Security agencies see the last-minute exemptions offered to pilgrims for visa-free access to the gurdwara built at the place where Sikhism’s founder, Guru Nanak, spent his final years in Pakistan as part of an elaborate plan amid attempts to revive militancy in Punjab, two officials said.
Prime Minister Imran Khan on Friday announced that the pilgrims will not require passports to cross over to Pakistan through the Kartarpur Corridor as long as they possess valid identity cards. He also waived the $20 service fee for pilgrims on the day of the corridor’s inauguration on November 9 and Guru Nanak’s 550th birthday three days later. The pilgrims also no longer need to register 10 days in advance for the pilgrimage
One of the officials cited above said that Pakistan’s sudden change of heart “is a clear attempt to portray a false-sense of bonhomie for the Sikhs”. “In particular, they want to target the youth,’’ he said on condition of anonymity.
Retired Indian Police Service officer Avinash Mohanani, who has been a part of the Intelligence Bureau, said that the move to do away with passports is as clever as sinister. “No passport means there is no record of who went across. Clearly, this appears to be the revival of [Punjab insurgency for separate] Khalistan 2.0 plan.”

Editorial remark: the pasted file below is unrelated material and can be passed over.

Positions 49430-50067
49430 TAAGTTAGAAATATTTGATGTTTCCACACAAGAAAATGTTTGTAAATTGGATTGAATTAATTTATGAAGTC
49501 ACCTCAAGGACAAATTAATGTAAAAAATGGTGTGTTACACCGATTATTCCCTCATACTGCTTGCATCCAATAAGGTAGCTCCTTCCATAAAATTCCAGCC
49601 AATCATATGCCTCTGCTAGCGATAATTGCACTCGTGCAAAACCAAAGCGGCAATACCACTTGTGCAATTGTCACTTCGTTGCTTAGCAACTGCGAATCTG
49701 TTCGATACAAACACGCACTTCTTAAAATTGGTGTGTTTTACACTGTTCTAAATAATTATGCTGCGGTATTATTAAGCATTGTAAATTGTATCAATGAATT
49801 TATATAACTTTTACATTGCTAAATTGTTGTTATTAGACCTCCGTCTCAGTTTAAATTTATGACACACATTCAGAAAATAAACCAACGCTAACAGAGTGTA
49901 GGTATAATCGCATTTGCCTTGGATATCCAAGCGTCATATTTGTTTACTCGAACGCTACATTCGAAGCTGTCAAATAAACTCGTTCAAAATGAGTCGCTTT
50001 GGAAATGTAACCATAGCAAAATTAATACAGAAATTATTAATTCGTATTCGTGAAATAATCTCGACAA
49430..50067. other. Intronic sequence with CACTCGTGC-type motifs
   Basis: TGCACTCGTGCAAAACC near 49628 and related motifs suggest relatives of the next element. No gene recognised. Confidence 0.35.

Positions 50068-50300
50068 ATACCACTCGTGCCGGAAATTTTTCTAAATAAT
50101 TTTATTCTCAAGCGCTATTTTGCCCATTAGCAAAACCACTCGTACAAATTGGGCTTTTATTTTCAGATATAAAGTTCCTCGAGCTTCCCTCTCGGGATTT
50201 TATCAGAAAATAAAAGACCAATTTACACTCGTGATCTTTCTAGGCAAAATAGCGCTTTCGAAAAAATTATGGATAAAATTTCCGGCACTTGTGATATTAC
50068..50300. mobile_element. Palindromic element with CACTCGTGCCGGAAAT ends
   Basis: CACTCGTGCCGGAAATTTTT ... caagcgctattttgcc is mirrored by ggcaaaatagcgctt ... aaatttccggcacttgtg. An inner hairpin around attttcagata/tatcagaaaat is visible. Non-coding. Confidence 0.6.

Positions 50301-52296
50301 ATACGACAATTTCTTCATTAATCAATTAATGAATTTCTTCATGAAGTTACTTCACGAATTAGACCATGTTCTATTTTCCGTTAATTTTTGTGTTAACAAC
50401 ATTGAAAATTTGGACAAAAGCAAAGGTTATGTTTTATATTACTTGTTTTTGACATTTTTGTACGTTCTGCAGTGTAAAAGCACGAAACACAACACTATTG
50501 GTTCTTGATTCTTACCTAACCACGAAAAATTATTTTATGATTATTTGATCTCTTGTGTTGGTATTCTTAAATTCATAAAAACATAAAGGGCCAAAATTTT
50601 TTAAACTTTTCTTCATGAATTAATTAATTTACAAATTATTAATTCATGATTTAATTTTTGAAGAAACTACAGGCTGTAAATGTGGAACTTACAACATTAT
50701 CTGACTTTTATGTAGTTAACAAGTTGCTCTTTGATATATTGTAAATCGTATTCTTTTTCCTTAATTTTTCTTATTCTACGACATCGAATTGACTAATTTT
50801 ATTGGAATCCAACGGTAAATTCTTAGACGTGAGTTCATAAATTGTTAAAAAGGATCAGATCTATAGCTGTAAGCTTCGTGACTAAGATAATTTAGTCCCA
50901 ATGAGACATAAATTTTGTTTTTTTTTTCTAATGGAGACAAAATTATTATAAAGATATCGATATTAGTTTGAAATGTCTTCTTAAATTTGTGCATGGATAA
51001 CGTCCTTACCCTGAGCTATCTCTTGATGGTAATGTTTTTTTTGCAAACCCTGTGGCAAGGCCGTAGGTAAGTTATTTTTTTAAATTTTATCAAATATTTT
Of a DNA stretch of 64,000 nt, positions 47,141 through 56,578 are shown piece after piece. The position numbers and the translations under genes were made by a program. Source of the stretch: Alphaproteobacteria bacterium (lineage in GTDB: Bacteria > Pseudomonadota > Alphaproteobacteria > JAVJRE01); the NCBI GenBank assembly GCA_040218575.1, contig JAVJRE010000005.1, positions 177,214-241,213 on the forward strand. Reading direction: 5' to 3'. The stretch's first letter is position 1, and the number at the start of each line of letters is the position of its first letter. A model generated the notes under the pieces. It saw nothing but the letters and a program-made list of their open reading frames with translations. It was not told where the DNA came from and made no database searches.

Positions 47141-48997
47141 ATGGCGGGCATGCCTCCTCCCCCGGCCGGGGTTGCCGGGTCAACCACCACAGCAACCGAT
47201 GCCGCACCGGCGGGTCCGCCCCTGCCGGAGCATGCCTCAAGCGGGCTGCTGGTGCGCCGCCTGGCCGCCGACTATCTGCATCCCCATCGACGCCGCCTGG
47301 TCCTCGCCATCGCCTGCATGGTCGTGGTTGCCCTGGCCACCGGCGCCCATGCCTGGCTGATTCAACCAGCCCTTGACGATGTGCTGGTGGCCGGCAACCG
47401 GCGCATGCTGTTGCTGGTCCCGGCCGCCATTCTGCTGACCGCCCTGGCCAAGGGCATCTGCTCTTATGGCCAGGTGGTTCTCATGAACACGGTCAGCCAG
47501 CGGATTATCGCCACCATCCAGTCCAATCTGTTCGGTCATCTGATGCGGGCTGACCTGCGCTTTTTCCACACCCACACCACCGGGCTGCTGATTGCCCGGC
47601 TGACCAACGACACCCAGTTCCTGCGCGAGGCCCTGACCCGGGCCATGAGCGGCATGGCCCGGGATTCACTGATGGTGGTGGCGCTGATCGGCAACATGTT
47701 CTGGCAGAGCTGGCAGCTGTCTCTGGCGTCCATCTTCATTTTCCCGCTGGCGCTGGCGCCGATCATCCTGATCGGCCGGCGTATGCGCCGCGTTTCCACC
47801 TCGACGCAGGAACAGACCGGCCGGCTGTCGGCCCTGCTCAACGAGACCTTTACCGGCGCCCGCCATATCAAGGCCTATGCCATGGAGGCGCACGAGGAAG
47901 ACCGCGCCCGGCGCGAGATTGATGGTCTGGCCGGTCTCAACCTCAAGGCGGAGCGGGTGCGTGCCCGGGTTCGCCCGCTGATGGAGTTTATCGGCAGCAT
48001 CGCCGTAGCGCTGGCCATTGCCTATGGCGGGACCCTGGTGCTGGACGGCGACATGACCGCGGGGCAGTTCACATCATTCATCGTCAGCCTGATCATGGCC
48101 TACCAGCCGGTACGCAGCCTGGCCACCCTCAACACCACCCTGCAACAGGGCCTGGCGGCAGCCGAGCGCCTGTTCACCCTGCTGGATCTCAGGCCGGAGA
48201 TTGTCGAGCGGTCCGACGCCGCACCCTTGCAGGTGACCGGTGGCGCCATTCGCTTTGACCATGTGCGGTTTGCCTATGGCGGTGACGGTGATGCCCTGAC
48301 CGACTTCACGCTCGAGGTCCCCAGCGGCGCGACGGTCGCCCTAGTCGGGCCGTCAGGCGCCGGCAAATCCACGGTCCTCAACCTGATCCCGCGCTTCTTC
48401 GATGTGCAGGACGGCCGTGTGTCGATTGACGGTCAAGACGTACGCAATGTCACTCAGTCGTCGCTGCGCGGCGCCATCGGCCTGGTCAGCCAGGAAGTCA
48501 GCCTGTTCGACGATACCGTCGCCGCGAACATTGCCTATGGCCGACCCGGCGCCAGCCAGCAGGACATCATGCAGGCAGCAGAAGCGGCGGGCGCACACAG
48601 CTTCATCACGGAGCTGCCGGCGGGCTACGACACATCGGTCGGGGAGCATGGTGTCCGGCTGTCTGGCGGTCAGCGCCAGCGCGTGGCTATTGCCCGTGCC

The officials cited above said that apart from efforts to revive militancy in Punjab, the agencies are in particular concerned about the movement of fake Indian currency and contraband.
They added that the agencies believe that Pakistan’s deep state will leverage the hard-line, radicalised Sikh diaspora as a front for the anti-India propaganda at Kartarpur’s Gurdwara Darbar Sahib.
“We have enough inputs to suggest that Pakistan will rope in hardline, radicalised elements in the diaspora to win over the youths from India when they visit the Gurdwara to pray,” said a second official in the security establishment, who did not want to be named.
A video Pakistan’s information minister Firdous Ashiq Awan released on Monday to welcome Sikh pilgrims to Kartarpur carried pictures of Jarnail Singh Bhindranwale, Shabeg Singh, and Amrik Singh Khalsa, who were killed when the army stormed Amritsar’s Golden Temple to take out militants holed up there in 1984.
The officials cited above said that New Delhi repeatedly raised its concerns about the presence of pro-Khalistani elements in Pakistani panels formed for the corridor’s opening in the negotiations before signing an agreement for the visa-free access.
They added that India handed over a 23- page dossier to Pakistan on 14 July, detailing how pro-Khalistani elements were having a free run in Pakistan and were being allowed to associate with the 550th birthday anniversary of Guru Nanak.
The dossier carried photographic evidence and gave details of anti-India activity in Pakistan especially aimed at Sikh devotees visiting their places of worship there. The dossier underlined that several pro-Khalistani groups, including Sikhs For Justice (SJF), were operating freely in Pakistan.
India in July banned the SFJ, a US-based group for supporting the cause of Khalistan. SFJ was formed in 2007 and has been pushing for “Referendum 2020” for “the self-determination” of Sikhs as part of its separatist agenda.